But though every district is different, Alonso said, each one can ask, "What are the two or three things you can do quickly? Then take care of the larger focus over time. Everything can’t turn on a dime, but much of the work is about maintaining a sense of moving forward."

Question: is SPS moving forward? Are our economic woes (both the bad economy and self-made) blurring the lines? Do you feel your school is moving forward?


Greg Linden said...

This part is particularly worth emphasizing:

Alonso cut central office personnel by 34 percent ... The role of remaining central staff [became] ... providing support for the decisions made by each school.

Principals, who once controlled 3 percent of their budgets, were given control of 81 percent. Schools now have the authority to decide how time and money will be used ... hire and fire their own staff ... and develop ... programs ... Individual schools [now] are held accountable for student achievement.

Greg Linden said...

Also, Dick Lilly (who is also a former school board member) adds some history in a comment on the Crosscut article:

Decentralized, shifted control of school funds to principals ... was the course of Seattle Public Schools up until about 2003... Re-centralization of control began a little under Raj and as we all know has accelerated under Goodloe-Johnson.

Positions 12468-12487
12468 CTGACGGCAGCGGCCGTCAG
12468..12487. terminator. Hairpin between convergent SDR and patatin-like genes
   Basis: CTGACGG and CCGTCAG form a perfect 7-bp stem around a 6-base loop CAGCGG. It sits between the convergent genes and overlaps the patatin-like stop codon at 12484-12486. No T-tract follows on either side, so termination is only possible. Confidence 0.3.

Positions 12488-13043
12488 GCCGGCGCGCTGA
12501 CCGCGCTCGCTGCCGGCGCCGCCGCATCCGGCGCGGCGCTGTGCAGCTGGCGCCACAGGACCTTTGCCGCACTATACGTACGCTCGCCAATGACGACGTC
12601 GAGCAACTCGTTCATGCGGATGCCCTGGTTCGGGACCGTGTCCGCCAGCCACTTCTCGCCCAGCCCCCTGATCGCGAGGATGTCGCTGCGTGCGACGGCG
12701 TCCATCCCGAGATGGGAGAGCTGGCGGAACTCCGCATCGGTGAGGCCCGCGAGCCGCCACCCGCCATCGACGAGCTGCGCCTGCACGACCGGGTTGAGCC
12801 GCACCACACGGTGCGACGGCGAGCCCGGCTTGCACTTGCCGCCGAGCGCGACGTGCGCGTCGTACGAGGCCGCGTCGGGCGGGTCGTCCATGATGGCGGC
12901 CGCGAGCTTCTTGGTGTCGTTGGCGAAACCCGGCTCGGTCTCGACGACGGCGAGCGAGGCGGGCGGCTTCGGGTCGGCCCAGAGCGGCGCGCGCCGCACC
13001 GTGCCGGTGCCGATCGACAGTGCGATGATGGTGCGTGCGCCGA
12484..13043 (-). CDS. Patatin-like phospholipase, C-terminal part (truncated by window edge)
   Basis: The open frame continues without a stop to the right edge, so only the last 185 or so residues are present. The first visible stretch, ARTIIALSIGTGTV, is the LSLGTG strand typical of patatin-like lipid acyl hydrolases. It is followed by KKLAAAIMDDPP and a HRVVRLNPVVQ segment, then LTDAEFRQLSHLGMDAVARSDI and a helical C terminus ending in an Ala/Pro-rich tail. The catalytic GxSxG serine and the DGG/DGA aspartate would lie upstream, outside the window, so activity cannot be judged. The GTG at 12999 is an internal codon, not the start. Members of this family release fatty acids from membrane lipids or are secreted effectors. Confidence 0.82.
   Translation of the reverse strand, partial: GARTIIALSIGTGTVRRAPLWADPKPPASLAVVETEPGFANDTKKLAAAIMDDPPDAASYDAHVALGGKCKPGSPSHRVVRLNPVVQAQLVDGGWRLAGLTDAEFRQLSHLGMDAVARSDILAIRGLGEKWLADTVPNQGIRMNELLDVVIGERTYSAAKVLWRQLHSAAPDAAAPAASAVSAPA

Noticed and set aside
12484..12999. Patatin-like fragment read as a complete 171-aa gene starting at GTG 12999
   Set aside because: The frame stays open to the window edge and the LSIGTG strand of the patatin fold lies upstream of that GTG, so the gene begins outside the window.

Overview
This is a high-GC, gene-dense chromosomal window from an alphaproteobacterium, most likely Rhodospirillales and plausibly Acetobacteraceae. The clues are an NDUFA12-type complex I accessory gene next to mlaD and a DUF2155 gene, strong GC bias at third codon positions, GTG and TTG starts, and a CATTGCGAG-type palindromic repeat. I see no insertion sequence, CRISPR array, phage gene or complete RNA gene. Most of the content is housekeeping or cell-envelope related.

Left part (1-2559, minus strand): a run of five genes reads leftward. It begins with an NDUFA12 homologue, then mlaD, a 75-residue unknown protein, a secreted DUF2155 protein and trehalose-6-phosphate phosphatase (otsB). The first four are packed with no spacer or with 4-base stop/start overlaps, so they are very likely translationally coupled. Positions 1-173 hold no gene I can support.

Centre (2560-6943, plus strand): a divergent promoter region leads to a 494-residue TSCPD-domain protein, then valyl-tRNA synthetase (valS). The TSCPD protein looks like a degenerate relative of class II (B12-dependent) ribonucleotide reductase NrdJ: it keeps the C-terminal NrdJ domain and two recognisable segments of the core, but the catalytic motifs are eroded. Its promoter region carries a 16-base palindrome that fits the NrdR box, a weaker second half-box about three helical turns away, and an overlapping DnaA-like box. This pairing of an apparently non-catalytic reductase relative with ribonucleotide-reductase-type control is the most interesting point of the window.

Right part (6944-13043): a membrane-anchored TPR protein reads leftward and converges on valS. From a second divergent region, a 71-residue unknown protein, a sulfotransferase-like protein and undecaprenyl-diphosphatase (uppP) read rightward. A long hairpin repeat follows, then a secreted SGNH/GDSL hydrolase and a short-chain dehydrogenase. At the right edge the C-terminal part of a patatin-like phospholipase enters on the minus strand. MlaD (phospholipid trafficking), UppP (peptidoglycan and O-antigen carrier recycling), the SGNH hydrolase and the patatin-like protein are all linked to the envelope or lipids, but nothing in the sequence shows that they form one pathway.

If I were to pick a favorite, it would be decentralization with a strong and clear mandatory curriculum ... You set goals (what should be taught) and manage to those expectations; there's no built-in necessity for the kind of central-office control ... currently seen in Seattle. For example, if we set out a list of courses that high school students have to take within their first two years, how many people at central office do you need to insure the schools do it?

JvA said...

How can we steal him from Baltimore?

To your question about finding good principals -- I wonder if you might get a plethora of excellent resumes if you mentioned in the call for applicants that the winning candidates would get to control 81% of their school budget, and would generally be supported in their decisions how best to help their students succeed. Maybe they got applications from around the country.

Thanks for sharing this.

dan dempsey said...

I think that this decentralization plan with power to the principals is drastically needed. The principals need to be accountable to an individual board of trustees with a board for each school.